Scoring two tries in his five Tests, although he was undoubtedly a pioneer, it would be 80 years before another black player represented England.

Born in Salford in 1879, Jimmy’s early years were spent with Cedric’s Menagerie, a travelling zoo. When his lion tamer father was mauled to death, Jimmy became a child bareback rider with another circus, until breaking his arm.

In 1890 he was sent to Fegan’s Orphanage in London and then the Little Wanderers Orphanage in Greenwich. Here boys learned trades and sports and, outstanding at sport, Jimmy captained the home’s cricket and rugby teams and in their 1894 sports day won the 100 yards sprint, 1 mile race, long jump, high jump and walking race.

He began playing rugby, running out for Blackheath FC, before leaving the orphanage in 1898 to work as a carpenter in Bristol. After playing for Dings in the Temple Meads area, he played for Bristol FC for the first time in 1900, representing them 35 times before moving to Plymouth, where he played for Plymouth RFC and then Devon.

In those days, before the positions of scrum half and fly half, Jimmy was described as a half-back, organising the game on the field. In 1906 he was selected for England alongside Adrian Stoop, the pair playing a pivotal part in England’s first defeat of Scotland for four seasons. In his next match he scored a try in England’s inaugural international against France.

Before his England debut on 17 March against Scotland, the Western Times wrote on 5 February that year that sadly Jimmy Peters wasn’t selected to play earlier against Wales, having been “sacrificed” because “colour was the difficulty”.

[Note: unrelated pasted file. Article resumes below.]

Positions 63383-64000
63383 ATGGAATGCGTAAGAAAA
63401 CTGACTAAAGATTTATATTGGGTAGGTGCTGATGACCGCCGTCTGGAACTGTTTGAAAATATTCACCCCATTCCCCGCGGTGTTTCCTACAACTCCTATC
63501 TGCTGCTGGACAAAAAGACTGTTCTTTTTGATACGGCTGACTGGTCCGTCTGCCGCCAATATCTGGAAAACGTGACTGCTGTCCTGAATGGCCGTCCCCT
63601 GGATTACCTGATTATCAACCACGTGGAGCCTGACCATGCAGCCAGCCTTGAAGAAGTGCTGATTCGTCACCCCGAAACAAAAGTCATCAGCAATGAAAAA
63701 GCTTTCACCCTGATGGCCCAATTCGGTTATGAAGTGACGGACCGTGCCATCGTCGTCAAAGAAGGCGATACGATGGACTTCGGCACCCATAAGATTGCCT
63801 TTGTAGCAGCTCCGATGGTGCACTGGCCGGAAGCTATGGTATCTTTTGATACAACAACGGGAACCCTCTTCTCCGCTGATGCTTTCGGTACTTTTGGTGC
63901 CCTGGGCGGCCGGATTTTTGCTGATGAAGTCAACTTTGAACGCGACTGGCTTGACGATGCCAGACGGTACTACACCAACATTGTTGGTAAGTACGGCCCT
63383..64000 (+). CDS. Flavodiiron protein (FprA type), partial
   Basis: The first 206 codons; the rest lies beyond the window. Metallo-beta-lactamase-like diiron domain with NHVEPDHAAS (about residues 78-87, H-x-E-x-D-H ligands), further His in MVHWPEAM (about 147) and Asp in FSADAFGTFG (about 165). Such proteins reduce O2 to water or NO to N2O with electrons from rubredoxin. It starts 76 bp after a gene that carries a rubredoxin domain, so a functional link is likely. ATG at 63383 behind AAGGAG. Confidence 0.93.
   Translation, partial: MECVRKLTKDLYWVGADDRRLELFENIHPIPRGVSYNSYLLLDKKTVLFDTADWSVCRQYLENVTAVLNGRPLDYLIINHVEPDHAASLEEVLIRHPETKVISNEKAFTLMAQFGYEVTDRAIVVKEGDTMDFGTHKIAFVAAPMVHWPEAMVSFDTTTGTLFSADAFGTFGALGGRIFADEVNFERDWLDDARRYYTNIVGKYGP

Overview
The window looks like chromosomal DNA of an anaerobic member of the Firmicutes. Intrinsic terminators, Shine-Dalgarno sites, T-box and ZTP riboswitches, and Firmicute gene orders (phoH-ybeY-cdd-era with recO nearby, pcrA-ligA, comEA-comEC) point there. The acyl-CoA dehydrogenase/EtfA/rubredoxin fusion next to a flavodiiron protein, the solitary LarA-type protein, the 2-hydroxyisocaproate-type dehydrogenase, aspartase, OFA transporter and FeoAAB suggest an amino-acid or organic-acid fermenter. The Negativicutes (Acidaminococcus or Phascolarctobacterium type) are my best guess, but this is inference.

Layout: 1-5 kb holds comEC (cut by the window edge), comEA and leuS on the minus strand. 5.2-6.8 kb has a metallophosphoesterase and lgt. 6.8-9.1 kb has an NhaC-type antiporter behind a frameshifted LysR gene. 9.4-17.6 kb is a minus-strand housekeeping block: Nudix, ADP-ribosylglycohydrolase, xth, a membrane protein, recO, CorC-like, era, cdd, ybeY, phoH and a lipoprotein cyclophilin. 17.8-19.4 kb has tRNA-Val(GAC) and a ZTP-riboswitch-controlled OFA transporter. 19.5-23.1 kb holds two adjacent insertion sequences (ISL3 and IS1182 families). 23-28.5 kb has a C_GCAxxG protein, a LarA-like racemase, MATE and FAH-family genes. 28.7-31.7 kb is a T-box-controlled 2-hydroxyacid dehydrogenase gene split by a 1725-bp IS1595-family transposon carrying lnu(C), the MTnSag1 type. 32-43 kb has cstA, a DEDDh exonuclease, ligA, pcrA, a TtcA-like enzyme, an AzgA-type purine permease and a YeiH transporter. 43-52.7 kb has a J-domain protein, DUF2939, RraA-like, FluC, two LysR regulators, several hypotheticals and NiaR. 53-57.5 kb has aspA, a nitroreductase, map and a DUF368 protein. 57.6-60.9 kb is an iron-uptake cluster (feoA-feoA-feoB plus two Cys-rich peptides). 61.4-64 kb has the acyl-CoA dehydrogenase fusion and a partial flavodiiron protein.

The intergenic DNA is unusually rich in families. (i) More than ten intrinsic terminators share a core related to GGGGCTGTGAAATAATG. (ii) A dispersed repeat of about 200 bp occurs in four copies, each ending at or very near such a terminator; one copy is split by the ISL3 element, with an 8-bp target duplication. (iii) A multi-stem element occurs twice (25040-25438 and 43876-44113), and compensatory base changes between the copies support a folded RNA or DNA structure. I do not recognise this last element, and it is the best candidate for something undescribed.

There were reports of racism and, with a touring South Africa team said to be unhappy playing against a black man when taking on Devon, Jimmy was dropped for England’s match against the tourists and not included in the next England trials. He was awarded four more caps, his last at Ashton Gate, Bristol, in 1908, against Wales. At the outbreak of World War One he worked in Plymouth’s naval dockyard, where he injured his hand.

Given a Plymouth testimonial, he was banned from rugby union as it was deemed professionalism and against the RFU’s amateur regulations. Although his injuries improved, the ban saw him switch codes to rugby league, playing for Barrow, before joining St Helens in 1914.

He married and had a family in Plymouth, becoming a teetotal publican. He died in 1954 aged 74 and was buried in Plymouth Old Cemetery. In 2014 Twickenham’s World Rugby Museum learned that his grave had no headstone, making it impossible to identify. The following year a new headstone was installed paying tribute to Jimmy becoming England’s first black international rugby player.

It was 80 years after his last cap that Chris Oti scored a hat-trick on his England home debut at Twickenham in a 35-3 win over Ireland in 1988, two weeks after making his Test debut in a 9-6 Calcutta Cup match win in Scotland. In England’s 31-man squad for the 2019 Rugby World Cup in Japan were 10 BAME (Black, Asian and Minority Ethnic) players.


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